The Monarch Monitoring Project is a long-term study on monarch migration through Cape May, NJ. It is a part of the New Jersey Audubon Research Department, and closely affiliated with the Cape May Bird Observatory.

Thursday, October 12, 2017

Thursday update

We saw good numbers of monarchs around Cape May Point yesterday.  During the late morning, after some early rain, monarchs were moving back and forth along the dunes.  After noon many headed inland a block or two, feeding on flowers, as shown below.

Monarch feeding on zinnias in a Cape May Point garden

Monarchs feeding on English Ivy flowers.  The tagged monarch
at upper right was tagged here at Cape May Point by visitors. 
We know that there are still lots of monarchs to be seen in Cape May Point this year.  We continue to receive reports of many monarchs in areas to our north, including New York, Connecticut, and Ontario.  We know that some monarchs still haven't emerged from the chrysalis as adults; Bill Schuhl found one in his garden yesterday (see below).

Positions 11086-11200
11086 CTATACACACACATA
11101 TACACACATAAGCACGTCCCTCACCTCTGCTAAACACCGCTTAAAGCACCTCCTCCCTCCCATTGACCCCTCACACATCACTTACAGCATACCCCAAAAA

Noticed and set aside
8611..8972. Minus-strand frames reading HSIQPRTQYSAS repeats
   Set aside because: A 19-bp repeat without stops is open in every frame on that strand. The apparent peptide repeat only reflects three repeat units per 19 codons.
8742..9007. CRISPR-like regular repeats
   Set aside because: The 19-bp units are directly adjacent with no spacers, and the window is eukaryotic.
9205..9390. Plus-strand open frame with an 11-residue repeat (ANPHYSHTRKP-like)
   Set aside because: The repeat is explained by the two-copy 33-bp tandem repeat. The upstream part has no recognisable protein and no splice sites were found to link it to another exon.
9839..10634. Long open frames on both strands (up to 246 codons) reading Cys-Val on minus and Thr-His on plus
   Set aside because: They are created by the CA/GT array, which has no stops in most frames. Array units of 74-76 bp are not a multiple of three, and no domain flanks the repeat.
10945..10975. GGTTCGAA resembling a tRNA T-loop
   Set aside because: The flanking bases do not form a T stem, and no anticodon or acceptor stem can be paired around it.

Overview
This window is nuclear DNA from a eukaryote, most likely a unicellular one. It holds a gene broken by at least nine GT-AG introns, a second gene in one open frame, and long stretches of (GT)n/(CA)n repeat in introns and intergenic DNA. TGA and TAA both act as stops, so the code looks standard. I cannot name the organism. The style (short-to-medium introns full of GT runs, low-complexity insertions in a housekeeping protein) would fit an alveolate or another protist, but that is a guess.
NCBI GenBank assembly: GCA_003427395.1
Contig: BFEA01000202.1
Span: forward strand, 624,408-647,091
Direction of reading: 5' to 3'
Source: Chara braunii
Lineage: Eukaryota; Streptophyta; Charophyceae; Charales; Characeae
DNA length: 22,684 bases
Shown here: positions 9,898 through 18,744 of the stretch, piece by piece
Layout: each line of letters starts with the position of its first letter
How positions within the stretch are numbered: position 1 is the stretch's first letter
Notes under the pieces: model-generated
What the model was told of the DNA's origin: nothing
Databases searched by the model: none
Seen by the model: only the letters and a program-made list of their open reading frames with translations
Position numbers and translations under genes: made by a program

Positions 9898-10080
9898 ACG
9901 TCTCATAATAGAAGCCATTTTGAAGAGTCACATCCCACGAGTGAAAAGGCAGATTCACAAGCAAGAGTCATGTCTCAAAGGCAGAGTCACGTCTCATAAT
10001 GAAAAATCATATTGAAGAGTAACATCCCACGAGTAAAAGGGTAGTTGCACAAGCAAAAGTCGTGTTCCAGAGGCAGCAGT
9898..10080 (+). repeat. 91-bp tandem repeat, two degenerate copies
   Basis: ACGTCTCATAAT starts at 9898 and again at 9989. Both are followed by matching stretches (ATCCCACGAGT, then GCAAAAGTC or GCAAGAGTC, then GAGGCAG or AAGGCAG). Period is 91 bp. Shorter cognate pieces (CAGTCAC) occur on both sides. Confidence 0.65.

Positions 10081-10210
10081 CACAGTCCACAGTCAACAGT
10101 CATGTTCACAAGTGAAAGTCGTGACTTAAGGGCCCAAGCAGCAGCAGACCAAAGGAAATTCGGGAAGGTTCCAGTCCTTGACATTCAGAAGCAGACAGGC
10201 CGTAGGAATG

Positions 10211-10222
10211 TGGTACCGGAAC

Monarch at Bill Schuhl's garden, 10/11/17.

It's been raining in Cape May early Thursday morning, but the rain is predicted to stop soon.  Winds in excess of 20 mph are predicted to last all day.  We expect the monarchs here in Cape May won't be going anywhere today, and that they'll hunker down in sheltered areas where they may be tough to find.  We'll be out there looking.

1 comment:

  1. Similar observations here in Long Island, New York this week. Here is a little more info if you care to take a look!